BERKOWITZ v. PELTON

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District Court of Appeal, Second District, Division 2, California.

BERKOWITZ v. PELTON et al. (two cases).

Civ. 10314.

Decided: September 03, 1935

W. I. Gilbert, of Los Angeles, for appellant. Lasher B. Gallagher, of Los Angeles, for respondents.

These actions, tried together, were brought to recover damages for personal injuries suffered by plaintiffs as the result of the negligence of defendant Scarcliffe, whose automobile, while he was performing services for appellant, collided with that in which the plaintiffs were riding.

Appellant's principal point is that there is no evidence to support the conclusion that Scarcliffe was a servant of appellant and not an independent contractor.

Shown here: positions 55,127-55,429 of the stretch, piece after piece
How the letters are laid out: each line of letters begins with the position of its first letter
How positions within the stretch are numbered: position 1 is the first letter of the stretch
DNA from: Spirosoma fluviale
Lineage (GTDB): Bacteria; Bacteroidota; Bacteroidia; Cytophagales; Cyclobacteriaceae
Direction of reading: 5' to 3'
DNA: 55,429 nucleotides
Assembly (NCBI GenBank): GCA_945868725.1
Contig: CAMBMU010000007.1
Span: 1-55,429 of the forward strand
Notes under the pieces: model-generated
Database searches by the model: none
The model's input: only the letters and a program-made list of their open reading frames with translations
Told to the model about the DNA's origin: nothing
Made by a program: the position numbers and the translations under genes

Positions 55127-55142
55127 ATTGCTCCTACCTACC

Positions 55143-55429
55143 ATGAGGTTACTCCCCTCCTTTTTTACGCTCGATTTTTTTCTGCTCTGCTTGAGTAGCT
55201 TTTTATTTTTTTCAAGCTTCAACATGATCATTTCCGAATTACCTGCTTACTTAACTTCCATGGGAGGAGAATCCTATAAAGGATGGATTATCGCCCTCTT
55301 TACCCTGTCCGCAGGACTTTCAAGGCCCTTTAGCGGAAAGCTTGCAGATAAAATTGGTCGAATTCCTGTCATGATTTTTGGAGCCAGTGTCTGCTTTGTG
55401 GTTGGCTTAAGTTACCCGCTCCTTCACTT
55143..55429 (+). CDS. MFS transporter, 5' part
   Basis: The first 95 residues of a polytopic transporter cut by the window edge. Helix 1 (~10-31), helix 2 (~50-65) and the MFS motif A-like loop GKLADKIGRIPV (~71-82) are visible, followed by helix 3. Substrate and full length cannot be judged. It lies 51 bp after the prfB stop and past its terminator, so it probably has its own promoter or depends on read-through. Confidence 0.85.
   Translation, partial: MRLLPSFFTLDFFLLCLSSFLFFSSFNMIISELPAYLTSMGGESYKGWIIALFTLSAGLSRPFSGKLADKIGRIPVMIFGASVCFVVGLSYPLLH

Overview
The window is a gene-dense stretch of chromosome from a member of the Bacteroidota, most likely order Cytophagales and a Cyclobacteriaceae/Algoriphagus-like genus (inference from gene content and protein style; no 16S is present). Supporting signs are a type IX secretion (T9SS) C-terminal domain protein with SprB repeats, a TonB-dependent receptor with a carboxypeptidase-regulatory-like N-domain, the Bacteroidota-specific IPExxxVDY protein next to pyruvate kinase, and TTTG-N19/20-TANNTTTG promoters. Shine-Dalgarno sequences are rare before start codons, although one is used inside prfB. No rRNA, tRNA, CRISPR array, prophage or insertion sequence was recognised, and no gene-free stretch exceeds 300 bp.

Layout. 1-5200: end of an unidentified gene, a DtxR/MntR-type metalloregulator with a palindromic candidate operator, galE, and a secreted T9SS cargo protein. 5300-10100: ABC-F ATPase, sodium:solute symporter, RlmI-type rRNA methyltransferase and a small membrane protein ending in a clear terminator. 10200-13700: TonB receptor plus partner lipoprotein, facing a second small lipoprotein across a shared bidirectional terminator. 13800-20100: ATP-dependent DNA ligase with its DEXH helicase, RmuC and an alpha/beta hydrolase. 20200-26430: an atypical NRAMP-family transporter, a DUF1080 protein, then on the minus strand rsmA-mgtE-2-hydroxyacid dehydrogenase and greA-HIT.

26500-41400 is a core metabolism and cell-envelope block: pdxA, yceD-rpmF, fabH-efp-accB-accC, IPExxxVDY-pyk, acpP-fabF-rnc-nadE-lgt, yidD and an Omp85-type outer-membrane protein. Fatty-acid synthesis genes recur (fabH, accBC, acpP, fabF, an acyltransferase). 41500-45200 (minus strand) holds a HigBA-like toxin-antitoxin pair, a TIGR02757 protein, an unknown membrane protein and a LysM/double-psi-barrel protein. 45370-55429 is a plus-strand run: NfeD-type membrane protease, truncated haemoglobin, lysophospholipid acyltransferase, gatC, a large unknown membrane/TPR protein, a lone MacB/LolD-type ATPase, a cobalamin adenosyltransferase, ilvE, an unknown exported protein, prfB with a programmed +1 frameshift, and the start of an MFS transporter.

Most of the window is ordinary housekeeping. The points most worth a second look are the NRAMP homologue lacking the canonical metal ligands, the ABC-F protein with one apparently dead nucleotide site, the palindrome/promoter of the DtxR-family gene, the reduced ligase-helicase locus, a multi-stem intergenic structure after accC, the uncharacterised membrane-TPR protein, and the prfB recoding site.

Appellant has failed to print in its brief either by direct quotation or in substance sufficient portions of the evidence to present the question as to the nature and character of the employment as required by rule VIII of the Supreme Court and District Courts of Appeal. Respondent, however, has presented sufficient of the record to disclose among other facts that Scarcliffe some years previous had solicited “a job” from appellant and was told that he could have one. He bought a car and reported for work and was on call inside the studio gates during the hours and at the special place prescribed by appellant. During the entire time of his employment, a period of several years, the work he did was under the control of the transportation dispatcher employed by appellant. Whenever his services were required he was called. He was paid either at a stipulated sum per mile traveled or at a stipulated sum per hour, it being agreed that his compensation should be calculated according to whichever method of computation resulted in the larger sum. His orders were upon the same form used for all other drivers for the studio. On return from a trip he had to check in to the office of appellant. When not rendering service, he remained at a special place inside the studio walls, designated for drivers and automobiles. His employment was not limited to local transportation, but included trips to San Francisco and other places in the state, and on such occasions appellant paid his hotel and garage expenses. The employment was not based upon any written contract, but rested solely upon his applying for a job, being told to go to work and his continued employment thereafter. When the per diem of appellant's employees was increased under the National Recovery Act Code, Scarcliffe's per diem was also increased. When he desired to be absent on a personal matter, such as going to a football game, he always first asked the transportation manager for his approval. On a few occasions when he had to substitute another driver of the car in place of himself, he secured the approval of a transportation dispatcher because “I could not put anybody on that car and have them in the studio working there.”